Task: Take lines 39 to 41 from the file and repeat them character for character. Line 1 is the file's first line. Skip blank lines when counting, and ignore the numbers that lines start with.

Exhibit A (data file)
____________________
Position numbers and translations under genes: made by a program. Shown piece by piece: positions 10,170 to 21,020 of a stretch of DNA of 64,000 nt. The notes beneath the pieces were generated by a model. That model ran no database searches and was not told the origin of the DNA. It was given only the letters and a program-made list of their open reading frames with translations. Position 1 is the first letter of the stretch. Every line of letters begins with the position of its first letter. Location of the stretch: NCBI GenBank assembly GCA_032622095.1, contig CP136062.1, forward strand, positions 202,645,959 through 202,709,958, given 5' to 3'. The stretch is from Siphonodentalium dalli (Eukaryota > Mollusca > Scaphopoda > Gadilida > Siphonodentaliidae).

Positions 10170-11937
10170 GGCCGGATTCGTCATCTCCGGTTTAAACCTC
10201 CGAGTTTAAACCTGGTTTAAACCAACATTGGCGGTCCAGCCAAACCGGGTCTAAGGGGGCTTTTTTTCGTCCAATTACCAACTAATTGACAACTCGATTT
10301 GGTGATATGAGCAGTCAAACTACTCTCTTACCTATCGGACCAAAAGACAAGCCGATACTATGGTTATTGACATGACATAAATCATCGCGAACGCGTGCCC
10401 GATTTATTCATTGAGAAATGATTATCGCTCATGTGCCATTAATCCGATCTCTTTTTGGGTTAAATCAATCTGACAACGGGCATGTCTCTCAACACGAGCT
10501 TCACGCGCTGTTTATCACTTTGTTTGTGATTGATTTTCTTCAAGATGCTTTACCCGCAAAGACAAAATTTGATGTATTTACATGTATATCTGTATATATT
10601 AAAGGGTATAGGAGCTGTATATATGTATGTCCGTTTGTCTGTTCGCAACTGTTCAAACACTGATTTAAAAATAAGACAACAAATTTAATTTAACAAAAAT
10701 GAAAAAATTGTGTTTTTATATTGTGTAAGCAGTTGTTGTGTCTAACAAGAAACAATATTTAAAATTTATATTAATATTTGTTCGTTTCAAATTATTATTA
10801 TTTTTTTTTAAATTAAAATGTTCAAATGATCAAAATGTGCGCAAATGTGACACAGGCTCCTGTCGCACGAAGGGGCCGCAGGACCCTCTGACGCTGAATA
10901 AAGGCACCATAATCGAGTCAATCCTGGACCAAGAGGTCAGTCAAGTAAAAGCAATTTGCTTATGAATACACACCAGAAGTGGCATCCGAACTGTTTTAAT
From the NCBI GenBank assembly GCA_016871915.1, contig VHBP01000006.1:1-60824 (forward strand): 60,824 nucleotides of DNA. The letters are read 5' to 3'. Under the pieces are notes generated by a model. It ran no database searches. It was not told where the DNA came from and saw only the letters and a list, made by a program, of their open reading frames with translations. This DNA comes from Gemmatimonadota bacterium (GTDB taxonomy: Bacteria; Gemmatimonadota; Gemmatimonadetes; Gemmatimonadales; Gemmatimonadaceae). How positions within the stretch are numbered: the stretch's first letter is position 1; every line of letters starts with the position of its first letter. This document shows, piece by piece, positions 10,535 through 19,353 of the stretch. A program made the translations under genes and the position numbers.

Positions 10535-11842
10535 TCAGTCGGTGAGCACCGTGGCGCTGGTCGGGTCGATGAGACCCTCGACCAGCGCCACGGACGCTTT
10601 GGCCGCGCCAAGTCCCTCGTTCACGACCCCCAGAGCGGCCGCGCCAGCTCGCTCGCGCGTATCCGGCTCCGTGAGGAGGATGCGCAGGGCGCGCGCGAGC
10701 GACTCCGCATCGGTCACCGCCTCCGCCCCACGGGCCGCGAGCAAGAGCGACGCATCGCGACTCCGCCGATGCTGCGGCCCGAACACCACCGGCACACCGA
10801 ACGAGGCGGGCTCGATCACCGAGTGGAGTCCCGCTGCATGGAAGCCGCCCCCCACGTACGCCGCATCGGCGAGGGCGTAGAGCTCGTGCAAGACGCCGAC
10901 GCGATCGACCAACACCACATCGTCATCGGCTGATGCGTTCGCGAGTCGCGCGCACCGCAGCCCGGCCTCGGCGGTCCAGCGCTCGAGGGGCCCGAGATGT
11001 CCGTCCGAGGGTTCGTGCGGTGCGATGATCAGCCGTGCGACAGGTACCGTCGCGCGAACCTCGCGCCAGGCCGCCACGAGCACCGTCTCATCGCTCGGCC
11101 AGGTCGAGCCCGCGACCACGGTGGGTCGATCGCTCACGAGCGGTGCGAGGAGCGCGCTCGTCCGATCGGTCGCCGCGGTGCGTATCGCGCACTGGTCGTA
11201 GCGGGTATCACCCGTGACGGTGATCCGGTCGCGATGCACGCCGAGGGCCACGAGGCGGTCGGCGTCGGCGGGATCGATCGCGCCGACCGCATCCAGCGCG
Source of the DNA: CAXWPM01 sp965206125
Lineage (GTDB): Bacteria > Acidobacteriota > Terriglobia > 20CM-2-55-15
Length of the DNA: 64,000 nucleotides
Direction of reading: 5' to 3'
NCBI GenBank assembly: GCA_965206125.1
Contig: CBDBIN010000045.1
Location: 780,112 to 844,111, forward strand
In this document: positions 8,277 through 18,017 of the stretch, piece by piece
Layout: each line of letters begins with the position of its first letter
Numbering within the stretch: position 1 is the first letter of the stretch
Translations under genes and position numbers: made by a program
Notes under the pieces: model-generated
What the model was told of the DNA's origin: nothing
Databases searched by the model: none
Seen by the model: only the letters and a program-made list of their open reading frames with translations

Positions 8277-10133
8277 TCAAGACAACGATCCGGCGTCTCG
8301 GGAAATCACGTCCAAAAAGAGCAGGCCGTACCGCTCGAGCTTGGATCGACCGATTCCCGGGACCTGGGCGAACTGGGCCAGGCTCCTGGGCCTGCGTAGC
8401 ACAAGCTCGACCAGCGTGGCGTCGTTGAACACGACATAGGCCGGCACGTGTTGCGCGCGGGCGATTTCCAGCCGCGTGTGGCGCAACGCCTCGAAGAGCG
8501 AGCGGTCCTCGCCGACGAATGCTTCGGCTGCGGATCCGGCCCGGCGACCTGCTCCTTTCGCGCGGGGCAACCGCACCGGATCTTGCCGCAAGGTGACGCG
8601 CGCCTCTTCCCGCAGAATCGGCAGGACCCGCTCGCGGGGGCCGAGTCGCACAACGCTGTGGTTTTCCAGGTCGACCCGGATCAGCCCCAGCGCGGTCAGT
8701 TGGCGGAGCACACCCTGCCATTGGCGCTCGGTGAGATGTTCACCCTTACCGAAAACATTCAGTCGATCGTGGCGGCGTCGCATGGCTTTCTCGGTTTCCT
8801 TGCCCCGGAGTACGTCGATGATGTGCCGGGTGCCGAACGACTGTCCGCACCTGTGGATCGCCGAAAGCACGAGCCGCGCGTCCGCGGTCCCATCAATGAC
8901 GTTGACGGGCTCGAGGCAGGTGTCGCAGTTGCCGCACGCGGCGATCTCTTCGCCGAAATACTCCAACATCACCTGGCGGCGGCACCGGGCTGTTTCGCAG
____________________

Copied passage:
8301 GGAAATCACGTCCAAAAAGAGCAGGCCGTACCGCTCGAGCTTGGATCGACCGATTCCCGGGACCTGGGCGAACTGGGCCAGGCTCCTGGGCCTGCGTAGC
8401 ACAAGCTCGACCAGCGTGGCGTCGTTGAACACGACATAGGCCGGCACGTGTTGCGCGCGGGCGATTTCCAGCCGCGTGTGGCGCAACGCCTCGAAGAGCG
8501 AGCGGTCCTCGCCGACGAATGCTTCGGCTGCGGATCCGGCCCGGCGACCTGCTCCTTTCGCGCGGGGCAACCGCACCGGATCTTGCCGCAAGGTGACGCG